Although the fabrication of the graphane/graphene superlattices, as we demonstrate here, was largely reliant on conventional techniques, the challenge is determining a straightforward and rapid method for imaging the product of the process, namely the substructure of the graphane/graphene hybrid material. Therefore, the FQM technique4, discovered by Kim et al., was used to image the existing hybrid patterns. According to the excited-state energy transfer mechanism, graphene may serve as an acceptor to quench the fluorescence of a thin spin-coated dye layer (0.02% rhodamine B mixed with 5% PMMA in acetone)4. Because graphene and its functionalized form are different in their conjugation, the differential quenching ability of the hybrid graphane/graphene pattern can be readily observed using FQM4. Using the technique illustrated in Figure 1a, graphane/graphene patterns have been made with photolithography and hydrogenation, and then imaged with FQM as shown in Figure 1b–d. In the photos, all of the dark areas are pristine graphene, which more efficiently quenches the fluorescence of the thin top dye layer. The bright areas are graphane; its fluorescence quenching ability is much weaker than in graphene because of the loss of conjugation in the former. This verifies that the formation of insulating domains on a conductive graphene sheet can be readily achieved. The bright spots or bands in the FQM images come from the aggregation and non-uniform coating of the dye layers, arising in part from the folds induced during transfer of the original graphene film. In all cases conventional photolithography was used, which is only capable of accuracy down to length scales of ~1 μm in our laboratory (Supplementary Fig. S1). However, well-defined structures that can be achieved using more advanced lithographic techniques can extend this technique to finer patterning24.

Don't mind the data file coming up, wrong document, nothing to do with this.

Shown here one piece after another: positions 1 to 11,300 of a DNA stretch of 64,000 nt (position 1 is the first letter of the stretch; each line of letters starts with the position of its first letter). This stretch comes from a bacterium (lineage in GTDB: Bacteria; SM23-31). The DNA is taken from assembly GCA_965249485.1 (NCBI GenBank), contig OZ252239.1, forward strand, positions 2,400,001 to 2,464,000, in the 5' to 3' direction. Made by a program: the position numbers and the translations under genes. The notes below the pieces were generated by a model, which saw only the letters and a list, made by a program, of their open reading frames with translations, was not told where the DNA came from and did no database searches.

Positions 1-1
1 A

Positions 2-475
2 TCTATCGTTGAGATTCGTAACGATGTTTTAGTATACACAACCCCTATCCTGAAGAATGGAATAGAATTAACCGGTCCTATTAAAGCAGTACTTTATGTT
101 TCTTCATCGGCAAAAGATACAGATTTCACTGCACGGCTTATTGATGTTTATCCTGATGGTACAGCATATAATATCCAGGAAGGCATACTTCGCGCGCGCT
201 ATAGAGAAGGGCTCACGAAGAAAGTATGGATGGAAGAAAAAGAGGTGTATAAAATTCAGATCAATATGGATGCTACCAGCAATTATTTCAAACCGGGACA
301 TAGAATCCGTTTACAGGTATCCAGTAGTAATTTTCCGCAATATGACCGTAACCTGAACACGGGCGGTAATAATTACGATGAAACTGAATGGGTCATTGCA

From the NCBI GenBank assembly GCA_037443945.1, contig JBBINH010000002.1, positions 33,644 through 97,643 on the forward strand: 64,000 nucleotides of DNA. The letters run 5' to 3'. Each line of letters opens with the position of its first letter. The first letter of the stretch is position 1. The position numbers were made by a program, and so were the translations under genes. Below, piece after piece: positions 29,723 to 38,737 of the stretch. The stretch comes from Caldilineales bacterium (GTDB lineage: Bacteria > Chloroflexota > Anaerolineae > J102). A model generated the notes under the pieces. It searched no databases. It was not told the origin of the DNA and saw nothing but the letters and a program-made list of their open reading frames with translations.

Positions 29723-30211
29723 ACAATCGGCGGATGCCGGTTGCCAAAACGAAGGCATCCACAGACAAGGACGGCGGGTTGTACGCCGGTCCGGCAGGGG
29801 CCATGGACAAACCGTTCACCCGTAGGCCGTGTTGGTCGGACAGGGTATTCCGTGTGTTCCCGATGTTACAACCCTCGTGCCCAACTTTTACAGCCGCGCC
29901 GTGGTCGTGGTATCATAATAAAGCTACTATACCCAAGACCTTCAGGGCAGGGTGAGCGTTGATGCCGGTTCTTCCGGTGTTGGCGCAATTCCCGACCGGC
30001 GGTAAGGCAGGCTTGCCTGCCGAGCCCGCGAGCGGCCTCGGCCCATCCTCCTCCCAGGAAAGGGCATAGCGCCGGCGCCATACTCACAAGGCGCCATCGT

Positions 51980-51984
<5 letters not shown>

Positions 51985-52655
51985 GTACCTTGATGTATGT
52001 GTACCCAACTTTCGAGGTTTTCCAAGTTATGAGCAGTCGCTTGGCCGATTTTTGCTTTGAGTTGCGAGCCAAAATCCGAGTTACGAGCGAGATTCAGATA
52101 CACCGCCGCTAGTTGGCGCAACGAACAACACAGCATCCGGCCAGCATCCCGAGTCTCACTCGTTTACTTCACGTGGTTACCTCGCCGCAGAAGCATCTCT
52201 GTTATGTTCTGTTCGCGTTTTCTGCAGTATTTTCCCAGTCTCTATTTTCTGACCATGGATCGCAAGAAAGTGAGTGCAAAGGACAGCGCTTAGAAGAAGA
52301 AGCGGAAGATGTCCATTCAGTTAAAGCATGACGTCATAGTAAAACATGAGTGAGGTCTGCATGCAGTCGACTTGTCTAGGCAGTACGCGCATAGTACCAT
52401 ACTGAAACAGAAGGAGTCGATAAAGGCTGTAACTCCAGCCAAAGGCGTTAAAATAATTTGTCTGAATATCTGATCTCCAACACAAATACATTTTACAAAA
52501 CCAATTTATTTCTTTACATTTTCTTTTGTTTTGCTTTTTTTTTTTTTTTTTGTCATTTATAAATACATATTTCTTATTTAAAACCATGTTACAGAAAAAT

Towards hybrid superlattices in graphene